Just say no to gin­gerism

The Irish Times - Friday - The Ticket - - Film - TARA BRADY

Cart­man’s at­tempted gin­ger holo­caust in South Park was merely the tip of the ice­berg. Gin­gerism – as they call it at the rel­e­vant UK helpline – has long plagued west­ern civil­i­sa­tion. Look at the Sis­tine Chapel and you’ll see a blonde Eve go red just af­ter the un­for­tu­nate busi­ness with the ap­ple. She, Ju­das and all the var­i­ous bib­li­cal pros­ti­tutes are rarely de­picted with­out an auburn hue.

In lit­er­a­ture, mean­while, goal­posts have been re­peat­edly moved to favour blon­des. “Flaxen-haired”, a term orig­i­nally in­tended to de­note a great flam­ing mop, has been so fre­quently mis­trans­lated as blonde that it’s been ac­cepted us­age for al­most 200 years.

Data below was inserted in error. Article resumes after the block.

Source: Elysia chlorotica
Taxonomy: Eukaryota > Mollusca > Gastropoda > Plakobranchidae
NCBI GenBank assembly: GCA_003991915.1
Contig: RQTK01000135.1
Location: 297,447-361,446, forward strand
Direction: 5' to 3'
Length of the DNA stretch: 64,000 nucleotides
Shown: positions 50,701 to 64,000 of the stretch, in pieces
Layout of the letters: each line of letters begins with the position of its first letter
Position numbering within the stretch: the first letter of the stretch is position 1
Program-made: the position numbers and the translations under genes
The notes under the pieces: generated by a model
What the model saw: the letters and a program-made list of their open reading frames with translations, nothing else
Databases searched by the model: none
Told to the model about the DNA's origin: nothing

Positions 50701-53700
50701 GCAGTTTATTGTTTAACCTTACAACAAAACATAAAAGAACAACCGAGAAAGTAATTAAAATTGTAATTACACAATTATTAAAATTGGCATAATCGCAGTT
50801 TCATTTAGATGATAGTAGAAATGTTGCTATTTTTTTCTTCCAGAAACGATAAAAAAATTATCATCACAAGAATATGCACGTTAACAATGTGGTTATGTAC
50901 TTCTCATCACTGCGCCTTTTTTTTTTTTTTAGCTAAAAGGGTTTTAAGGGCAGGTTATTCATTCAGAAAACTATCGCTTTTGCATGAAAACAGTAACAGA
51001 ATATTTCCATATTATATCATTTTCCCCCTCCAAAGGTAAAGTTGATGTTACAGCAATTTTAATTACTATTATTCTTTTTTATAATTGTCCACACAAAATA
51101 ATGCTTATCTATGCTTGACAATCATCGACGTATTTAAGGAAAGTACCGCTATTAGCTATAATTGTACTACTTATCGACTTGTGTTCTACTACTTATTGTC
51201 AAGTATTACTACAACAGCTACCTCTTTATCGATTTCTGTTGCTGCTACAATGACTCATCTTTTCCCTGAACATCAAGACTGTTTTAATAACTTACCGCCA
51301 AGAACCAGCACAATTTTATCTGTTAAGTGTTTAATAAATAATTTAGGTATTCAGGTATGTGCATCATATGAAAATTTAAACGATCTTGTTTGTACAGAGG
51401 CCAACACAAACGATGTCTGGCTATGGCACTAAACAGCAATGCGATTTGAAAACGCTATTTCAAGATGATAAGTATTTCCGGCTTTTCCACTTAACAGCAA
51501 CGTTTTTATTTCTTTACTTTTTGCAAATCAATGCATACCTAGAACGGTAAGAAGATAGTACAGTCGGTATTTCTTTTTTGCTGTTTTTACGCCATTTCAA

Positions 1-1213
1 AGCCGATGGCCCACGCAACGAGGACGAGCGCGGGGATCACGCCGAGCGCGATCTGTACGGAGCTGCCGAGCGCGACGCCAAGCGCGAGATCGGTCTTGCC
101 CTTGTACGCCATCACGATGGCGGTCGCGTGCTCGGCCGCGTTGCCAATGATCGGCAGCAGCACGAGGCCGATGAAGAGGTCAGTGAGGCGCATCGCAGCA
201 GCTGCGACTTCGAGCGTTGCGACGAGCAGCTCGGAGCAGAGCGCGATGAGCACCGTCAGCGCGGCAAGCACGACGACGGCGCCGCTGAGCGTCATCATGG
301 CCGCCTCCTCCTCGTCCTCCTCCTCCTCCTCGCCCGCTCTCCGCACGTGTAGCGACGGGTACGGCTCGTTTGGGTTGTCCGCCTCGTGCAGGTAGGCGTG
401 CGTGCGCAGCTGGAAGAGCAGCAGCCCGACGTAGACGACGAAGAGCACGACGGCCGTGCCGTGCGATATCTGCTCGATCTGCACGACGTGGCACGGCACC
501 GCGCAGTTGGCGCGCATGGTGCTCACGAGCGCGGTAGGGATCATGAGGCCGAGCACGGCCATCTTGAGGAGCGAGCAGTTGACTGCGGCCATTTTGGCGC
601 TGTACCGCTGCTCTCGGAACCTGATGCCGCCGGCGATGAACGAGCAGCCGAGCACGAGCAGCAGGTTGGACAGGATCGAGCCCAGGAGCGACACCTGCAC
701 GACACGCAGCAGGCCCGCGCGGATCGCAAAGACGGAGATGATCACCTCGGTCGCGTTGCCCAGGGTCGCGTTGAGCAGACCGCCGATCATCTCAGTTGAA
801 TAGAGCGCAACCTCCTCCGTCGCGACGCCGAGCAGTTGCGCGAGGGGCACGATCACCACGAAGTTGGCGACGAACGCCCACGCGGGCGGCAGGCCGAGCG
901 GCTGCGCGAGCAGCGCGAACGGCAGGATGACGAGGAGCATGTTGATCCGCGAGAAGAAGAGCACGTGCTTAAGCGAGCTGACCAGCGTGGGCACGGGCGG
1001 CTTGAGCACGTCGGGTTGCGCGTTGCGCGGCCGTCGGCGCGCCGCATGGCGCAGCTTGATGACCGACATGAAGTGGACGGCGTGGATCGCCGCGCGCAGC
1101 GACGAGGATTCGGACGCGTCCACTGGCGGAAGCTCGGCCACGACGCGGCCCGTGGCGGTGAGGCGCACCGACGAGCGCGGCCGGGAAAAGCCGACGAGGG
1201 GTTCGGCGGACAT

By ex­ten­sion, the cen­tury of cin­ema has re­peat­edly cast the pig­men­tally chal­lenged as dan­ger­ous nympho­ma­ni­acs (like Rita Hay­wood in Gilda), so­cio­pathic princesses and gin­ger kooks.

It’s not all bad news though. “Red­heads have more fun,” Amy Adams prom­ises. “I was blond most of my life and I had to dye my hair for a role. I couldn’t be­lieve the dif­fer­ence when I went red. I just felt ‘wow, I’m home’. It’s great. You do some­thing stupid when you’re blonde and you’re dumb. Do some­thing stupid when you’re red and you’re a char­ac­ter.”

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